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[307] subsequently fired upon when within about twelve miles of that place.

Lieutenant Cunningham was immediately killed, but his death was avenged by a detachment sent out under Major Loomis by your order.

War Record 17, part I, page 55.

On August 8, 1862, General Granville M. Dodge writes from Trenton, Tenn.: ‘I believe our policy is to burn up those counties (Dyer, Lauderdale and Hickman). They pay no attention to the oath and feed and guide the rebels.’ (War record No. 17, part 1, page 30.)

On August 28, 1862, General Gordon Granger reports from Rienzi, Miss.:

Two things are most necessary and important: First, there must be some definite and fixed policy on our part to combat and break up this infernal guerrilla system of theives.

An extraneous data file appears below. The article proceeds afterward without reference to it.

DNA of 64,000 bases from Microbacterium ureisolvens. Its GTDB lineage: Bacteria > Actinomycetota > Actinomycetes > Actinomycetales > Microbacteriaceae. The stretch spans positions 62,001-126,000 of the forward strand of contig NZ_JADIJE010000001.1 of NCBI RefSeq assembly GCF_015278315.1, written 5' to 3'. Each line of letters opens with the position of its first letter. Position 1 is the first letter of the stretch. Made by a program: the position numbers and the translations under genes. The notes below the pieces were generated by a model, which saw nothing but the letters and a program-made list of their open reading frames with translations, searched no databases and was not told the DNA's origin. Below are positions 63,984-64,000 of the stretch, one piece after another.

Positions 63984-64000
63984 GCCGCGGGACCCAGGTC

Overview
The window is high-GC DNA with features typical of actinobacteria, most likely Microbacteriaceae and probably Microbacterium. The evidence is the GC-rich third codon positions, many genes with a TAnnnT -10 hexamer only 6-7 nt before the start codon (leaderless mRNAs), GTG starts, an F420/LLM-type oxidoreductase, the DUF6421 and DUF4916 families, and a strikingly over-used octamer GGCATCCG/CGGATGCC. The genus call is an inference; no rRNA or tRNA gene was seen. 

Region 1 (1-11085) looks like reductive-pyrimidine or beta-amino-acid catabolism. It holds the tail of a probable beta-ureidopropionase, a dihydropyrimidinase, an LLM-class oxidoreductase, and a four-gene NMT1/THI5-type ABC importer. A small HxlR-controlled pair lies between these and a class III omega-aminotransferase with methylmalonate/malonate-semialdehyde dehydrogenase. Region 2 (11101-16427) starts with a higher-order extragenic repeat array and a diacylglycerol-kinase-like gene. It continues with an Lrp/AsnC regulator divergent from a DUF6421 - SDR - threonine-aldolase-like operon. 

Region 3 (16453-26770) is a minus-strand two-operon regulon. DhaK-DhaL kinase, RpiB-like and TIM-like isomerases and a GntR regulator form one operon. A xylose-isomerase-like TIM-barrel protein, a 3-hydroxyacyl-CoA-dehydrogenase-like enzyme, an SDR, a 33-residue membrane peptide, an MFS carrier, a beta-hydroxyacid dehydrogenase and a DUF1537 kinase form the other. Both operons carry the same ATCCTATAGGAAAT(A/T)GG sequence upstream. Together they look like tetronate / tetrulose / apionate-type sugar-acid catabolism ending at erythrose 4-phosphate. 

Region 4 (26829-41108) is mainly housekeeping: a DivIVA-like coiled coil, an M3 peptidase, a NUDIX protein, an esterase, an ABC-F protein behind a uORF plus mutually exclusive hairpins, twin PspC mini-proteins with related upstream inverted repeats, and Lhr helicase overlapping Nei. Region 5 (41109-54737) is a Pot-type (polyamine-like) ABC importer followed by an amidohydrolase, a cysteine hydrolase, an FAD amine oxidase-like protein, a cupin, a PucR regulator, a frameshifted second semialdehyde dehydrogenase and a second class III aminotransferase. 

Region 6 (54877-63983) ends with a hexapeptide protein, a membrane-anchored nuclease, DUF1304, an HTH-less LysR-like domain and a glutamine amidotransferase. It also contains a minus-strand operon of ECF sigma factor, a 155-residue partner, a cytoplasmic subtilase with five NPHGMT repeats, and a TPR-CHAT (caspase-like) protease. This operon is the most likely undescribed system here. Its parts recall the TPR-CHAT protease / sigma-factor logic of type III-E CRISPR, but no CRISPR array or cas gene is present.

It is bound soon to waste an entire army away, and for no equivalent. We must push every man, woman and child before us, or put every man to death found in our lines.

We have, in fact, soon to come to a war of subjugation, and the sooner the better.

War Record No. 17, part 1, pages 40 and 41.

The records are full of these instances, but the above are sufficient for illustration. General Jacob H. Smith is undoubtedly cruel, but why should Congress make a scapegoat of him for the sins of the army?

The above-named generals were not only not court-martialed, but were promoted, and one at least received a vote of thanks by Congress.

If we are going to humanize the methods of warfare pursued by our army, let us do it. Beyond question, it ought to be done. But if the old order of things is to continue, then in administering condemnations to the soldiers let us begin at the beginning and condemn all down the line. We need not go back to the tragic scene on Calvary, as stated by Mr. Sibley, to find a single example in General Jacob H. Smith.

Memphis, August 1, 1902.
editor Confederate column, Picayune,—Among the incidents mentioned in the article sent you a few days ago was

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